Central to the strategy is the recognition that modernization isn’t just about updating technology -- it’s an investment in positioning the business for sustainable growth. 

“While we strive to minimize disruptions to our operations, we acknowledge that all modernization initiatives drive change which can bring some level of disruption,” Downing says.  

Rather than having a separate technology strategy, Principal Financial Group embeds technology considerations into the overarching business strategy. 

This enables the organization to review strategic technology investment decisions right alongside other investments they are making to grow our businesses. 

“Once strategic investments are identified and funded, we track their implementation and performance at an enterprise level to ensure we are seeing the appropriate value capture,” Downing says.  

Benefits of Leveraging AI  

The Deloitte survey also found four out of five enterprises are turning to generative AI and machine learning to drive efficiencies and enhance both customer and employee experiences. 

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Weale says he agrees AI can be effective for some organizations to determine exactly where spend is going and can help establish guardrails for certain operations.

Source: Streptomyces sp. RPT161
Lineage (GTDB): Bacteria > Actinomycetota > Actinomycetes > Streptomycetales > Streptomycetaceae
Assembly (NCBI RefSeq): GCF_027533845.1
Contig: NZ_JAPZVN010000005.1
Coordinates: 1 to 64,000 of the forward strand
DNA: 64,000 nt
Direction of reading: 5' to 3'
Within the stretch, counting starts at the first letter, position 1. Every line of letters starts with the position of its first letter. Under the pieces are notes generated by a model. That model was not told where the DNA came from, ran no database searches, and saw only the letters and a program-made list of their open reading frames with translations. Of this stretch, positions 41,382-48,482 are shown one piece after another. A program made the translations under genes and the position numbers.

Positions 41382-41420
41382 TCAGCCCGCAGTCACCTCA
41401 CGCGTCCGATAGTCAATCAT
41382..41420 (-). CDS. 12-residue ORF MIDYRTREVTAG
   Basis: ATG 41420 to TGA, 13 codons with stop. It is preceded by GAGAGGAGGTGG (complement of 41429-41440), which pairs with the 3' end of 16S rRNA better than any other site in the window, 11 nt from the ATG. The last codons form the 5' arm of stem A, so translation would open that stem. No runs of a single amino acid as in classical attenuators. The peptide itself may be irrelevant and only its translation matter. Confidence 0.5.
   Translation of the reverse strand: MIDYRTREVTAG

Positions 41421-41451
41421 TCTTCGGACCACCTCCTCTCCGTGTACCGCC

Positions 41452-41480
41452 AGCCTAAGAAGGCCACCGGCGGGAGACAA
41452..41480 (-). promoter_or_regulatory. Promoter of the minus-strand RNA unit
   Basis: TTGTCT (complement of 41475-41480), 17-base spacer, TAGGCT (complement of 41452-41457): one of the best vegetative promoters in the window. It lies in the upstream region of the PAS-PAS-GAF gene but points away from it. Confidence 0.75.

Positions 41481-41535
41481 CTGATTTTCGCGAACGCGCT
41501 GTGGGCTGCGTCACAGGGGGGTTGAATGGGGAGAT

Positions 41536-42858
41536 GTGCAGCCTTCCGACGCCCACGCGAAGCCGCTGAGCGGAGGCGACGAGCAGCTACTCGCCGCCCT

“AI-driven automation can also significantly reduce structural and operational complexity of data infrastructure, and opting for a system that can automate time intensive, manual tasks is table stakes,” he adds.  

Wheeler says organizations should prioritize AI initiatives based on their potential value to the organization and the feasibility of implementation. 

“Consider cost, technical complexity, and necessary data and skills availability,” he says. “Implement pilot projects to test and validate the AI solutions before full-scale deployment.” 

He adds that encouraging a culture open to innovation and continuous improvement can help foster an environment where AI-driven cost optimization is seen as a strategic enabler rather than just a cost-cutting measure. 

Downing points out GenAI brings new capabilities that require organizations to look at cost optimization opportunities differently than they would have historically. “It is crucial to have technology embedded across the enterprise to fully reap the benefits of this emerging tech,” he says. 

A strong partnership with key leaders including the CIO and CFO allows IT leaders to leverage their core understanding of business process performance. 

This focus on collaboration helps bring forward the best opportunities where GenAI can provide significant financial value. 

Downing says that at Principal, a “rigorous” prioritization mechanism is used for GenAI to identify and focus on the most impactful use cases as the organization continues to learn how to deploy the technology. 

“This ensures our investments in GenAI align closely with our strategic objectives and deliver tangible value to our organization,” he explains.  

About the Author(s)

Nathan Eddy

Freelance Writer

Nathan Eddy is a freelance writer for InformationWeek. He has written for Popular Mechanics, Sales & Marketing Management Magazine, FierceMarkets, and CRN, among others. In 2012 he made his first documentary film, The Absent Column. He currently lives in Berlin.